In this episode of Soonish, we start from one simple idea: On a planet that will likely be home to 10 billion people by 2050, we’re going to have to think about replacing a lot of the meat we currently get from pigs, chickens, cattle and fish with other forms of protein. We take a close look at where alternative-protein technology is going in the near future, and what those other forms might be. And we talk with people who are starting to think about the best ways to package and promote alternative-protein products.
There are all sorts of reasons why we’re probably approaching the point of “peak meat,” after which consumption of meat from farm animals will have to go down.
The biggest one is the environment. If everyone got as much of their protein from meat as denizens of Western countries currently do, there simply wouldn’t be enough land or water to raise all the needed animals. On top of that, we know that livestock agriculture is a major contributor to global warming. (When you count up the carbon dioxide emissions from deforestation, feed production and farm transportation, and add in methane generation from belching cows and decaying manure, livestock accounts for as much as 18% of overall greenhouse gas emissions, according to the UN Food and Agriculture Organization.)
And that’s to say nothing of the nutritional benefits of a diet that’s higher in plant-based foods, or of ethical concerns, shared by many, about the way farm animals are raised and slaughtered.
But this episode doesn’t dwell on the case for (or against) vegan or vegetarian diets.
Rather, we ask: In a future where there’s a rising demand for protein — or at least for a meaty centerpiece for each meal — what sources will be available other than traditional ones like fish, chickens, pigs and cattle? And we look deeply into three answers.
1) Fiber-rich plants like jackfruit: In this episode we talk with Annie Ryu, who started The Jackfruit Company to buy jackfruit from farmers in India and package it for consumers in America. And we get some perspective on Annie’s success from Adam Salomone, a food-tech industry observer and CEO of The Food Loft, a Boston-based coworking space for food and technology companies.
2) Insects: We visit Tiny Farms, a startup in California working to develop an industrial-scale way to farm tropical house crickets, an excellent source of protein (whether eaten plain or ground up as cricket flour for use in products like energy bars).
3) Cultured meat: Researchers in the burgeoning field of cellular agriculture are beginning to learn how to immortalize muscle cell lines from animals and grow them, under controlled conditions, into edible muscle tissue. Our introduction to this field comes from Natalie Rubio, a PhD student in biomedical engineering at Tufts University who is the very first graduate student to receive a research fellowship from New Harvest, a New York-based nonprofit promoting cellular agriculture.
There’s a fourth alternative as well: plant-based “imitation meat” from companies such as Beyond Meat and Impossible Foods. These products, often built around proteins from soy or peas, are marketed as meat look-alikes and taste-alikes. And while they’re perfectly tasty (as my dinner guests can tell you), these companies may be stumbling unintentionally into the culinary equivalent of the uncanny valley.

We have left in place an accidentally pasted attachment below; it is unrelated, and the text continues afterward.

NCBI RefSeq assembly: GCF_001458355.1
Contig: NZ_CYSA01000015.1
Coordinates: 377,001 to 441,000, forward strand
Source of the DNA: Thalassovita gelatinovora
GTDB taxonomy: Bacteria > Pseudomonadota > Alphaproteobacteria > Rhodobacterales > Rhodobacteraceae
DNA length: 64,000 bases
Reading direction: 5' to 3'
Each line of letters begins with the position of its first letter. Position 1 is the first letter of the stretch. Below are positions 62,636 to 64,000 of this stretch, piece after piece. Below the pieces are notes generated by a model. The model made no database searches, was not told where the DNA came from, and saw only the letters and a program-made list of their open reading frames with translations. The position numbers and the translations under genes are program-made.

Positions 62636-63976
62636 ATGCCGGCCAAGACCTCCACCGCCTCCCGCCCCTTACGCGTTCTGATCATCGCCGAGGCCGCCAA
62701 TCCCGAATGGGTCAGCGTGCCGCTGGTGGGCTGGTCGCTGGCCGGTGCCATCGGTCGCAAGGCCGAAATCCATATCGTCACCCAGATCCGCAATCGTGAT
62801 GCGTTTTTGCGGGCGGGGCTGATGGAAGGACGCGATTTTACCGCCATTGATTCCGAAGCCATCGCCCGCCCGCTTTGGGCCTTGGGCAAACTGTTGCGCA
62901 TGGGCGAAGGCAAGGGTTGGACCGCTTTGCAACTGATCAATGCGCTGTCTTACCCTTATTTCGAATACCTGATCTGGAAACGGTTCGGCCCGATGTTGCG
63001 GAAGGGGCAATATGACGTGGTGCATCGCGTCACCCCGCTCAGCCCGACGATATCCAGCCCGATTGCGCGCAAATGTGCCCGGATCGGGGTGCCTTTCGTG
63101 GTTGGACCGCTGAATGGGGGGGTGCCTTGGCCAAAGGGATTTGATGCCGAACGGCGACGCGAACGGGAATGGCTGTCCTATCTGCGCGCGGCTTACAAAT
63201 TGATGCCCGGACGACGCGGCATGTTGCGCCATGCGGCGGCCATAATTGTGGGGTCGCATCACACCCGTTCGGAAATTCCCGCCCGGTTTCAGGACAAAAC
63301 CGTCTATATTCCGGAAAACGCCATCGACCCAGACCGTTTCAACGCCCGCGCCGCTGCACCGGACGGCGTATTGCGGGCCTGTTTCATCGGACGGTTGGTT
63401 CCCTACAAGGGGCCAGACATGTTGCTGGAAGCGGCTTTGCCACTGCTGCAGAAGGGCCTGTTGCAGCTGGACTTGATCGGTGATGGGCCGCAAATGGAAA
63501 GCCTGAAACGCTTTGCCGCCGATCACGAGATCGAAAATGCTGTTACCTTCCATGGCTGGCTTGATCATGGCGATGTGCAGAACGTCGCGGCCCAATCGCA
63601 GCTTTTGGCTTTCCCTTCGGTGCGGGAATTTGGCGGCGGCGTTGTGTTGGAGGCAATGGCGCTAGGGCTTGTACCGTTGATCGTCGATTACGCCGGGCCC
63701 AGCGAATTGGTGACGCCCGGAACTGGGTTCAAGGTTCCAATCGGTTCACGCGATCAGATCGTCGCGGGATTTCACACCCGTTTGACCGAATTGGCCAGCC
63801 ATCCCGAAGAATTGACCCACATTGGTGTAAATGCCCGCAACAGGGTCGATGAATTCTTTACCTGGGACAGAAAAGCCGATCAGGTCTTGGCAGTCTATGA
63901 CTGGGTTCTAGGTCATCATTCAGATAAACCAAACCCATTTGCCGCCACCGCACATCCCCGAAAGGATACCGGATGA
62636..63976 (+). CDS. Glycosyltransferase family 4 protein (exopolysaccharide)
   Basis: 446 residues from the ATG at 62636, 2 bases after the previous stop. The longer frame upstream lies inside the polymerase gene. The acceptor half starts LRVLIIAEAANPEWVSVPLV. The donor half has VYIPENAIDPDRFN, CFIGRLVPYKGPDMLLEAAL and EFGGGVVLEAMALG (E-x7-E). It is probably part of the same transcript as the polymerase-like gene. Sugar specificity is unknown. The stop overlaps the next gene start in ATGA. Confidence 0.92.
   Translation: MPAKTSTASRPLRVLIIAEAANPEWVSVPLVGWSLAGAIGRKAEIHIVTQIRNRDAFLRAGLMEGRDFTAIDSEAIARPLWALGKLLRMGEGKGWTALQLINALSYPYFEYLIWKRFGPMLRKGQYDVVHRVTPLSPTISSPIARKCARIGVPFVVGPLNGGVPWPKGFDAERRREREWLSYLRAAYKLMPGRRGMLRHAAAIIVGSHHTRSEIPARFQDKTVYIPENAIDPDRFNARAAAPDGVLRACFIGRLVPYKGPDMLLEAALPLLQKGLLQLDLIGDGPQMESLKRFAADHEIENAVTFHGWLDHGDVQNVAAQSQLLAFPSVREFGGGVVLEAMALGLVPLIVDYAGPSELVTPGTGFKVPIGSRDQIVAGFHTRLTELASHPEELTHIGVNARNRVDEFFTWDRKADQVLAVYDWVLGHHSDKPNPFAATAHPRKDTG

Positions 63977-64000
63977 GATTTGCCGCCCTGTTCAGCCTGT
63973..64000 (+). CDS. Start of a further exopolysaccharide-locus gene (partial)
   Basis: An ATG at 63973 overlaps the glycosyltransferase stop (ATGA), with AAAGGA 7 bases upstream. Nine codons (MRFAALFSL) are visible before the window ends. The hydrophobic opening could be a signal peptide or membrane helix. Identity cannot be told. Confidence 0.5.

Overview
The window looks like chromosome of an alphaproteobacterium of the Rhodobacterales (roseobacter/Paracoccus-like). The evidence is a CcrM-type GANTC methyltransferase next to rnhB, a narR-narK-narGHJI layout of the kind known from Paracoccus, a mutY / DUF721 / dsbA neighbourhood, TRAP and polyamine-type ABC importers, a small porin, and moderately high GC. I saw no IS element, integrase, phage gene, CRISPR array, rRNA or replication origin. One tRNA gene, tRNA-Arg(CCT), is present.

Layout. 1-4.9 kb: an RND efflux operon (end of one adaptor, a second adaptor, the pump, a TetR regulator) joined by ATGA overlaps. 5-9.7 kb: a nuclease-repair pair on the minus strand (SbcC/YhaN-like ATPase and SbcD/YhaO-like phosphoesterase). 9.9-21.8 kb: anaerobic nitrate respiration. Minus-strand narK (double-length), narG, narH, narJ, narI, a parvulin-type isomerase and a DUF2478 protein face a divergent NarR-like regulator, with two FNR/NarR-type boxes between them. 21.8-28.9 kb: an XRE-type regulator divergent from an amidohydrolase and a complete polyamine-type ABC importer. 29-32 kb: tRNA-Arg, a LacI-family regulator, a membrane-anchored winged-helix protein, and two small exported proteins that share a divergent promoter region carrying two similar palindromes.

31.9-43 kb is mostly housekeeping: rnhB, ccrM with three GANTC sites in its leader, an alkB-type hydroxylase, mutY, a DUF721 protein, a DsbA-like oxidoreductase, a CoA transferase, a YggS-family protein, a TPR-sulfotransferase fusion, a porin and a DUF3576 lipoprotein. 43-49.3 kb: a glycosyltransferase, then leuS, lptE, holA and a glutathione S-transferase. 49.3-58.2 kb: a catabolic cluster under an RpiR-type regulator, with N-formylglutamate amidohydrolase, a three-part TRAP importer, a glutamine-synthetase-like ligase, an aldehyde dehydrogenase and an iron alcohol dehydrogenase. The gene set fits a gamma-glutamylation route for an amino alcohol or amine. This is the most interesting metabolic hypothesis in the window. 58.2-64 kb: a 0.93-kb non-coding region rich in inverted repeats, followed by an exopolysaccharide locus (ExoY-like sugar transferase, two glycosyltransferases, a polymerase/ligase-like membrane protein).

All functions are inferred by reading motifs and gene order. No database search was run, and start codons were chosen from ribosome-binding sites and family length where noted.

That’s an idea from robotics that says people like mechanical-looking robots just fine, but they start to get creeped out by robots that look almost-but-not-quite-human. (The same goes for animated characters.) In a similar way, the harder companies try to make plant-based products look and taste like meat — going so far as to add “blood” from beets or plant-derived heme — the harder it may be for them to win over committed meat-eaters.
As Fast Company reporter Jessica Leber writes, these companies are “trying to convince the carnivore’s stomach, rather than his heart or mind, that he should eat less meat.” But the stomach knows the difference — and if the stomach rules, plants will lose. Veggie burgers will have to be better than meat to succeed in the marketplace, Leber and others argue. And so far, they’re just not.
“At best, assuming some amazing discoveries and research, the Impossible Foods burger will be merely as good as something literally everyone already has access to,” writes Dan Nosowitz at Modern Farmer. “This is a huge problem … imitation is never a good selling point.”
Beyond Meat and other plant-based “meat” products are important as part of an overall mix of meat alternatives. I agree with Natalie Rubio, who says in this episode: “Animal agriculture is such a huge, massive, impending problem that we need to come at it from all angles. We need so many people working on every possible type of solution as fast as possible, so that we can take away these negative impacts that are happening to our planet.”
A decade or two from now, people may be eating some plant-based simulated-meat products in place of meat from livestock. But they’ll also be eating new foods like jackfruit that can take the place of meat in a main dish, and insects, and actual meat that comes from laboratories. Today’s episode tries to offer a glimpse into that world.
*[This podcast was originally featured by Soonish.]
The views expressed in this article are the author’s own and do not necessarily reflect Fair Observer’s editorial policy.
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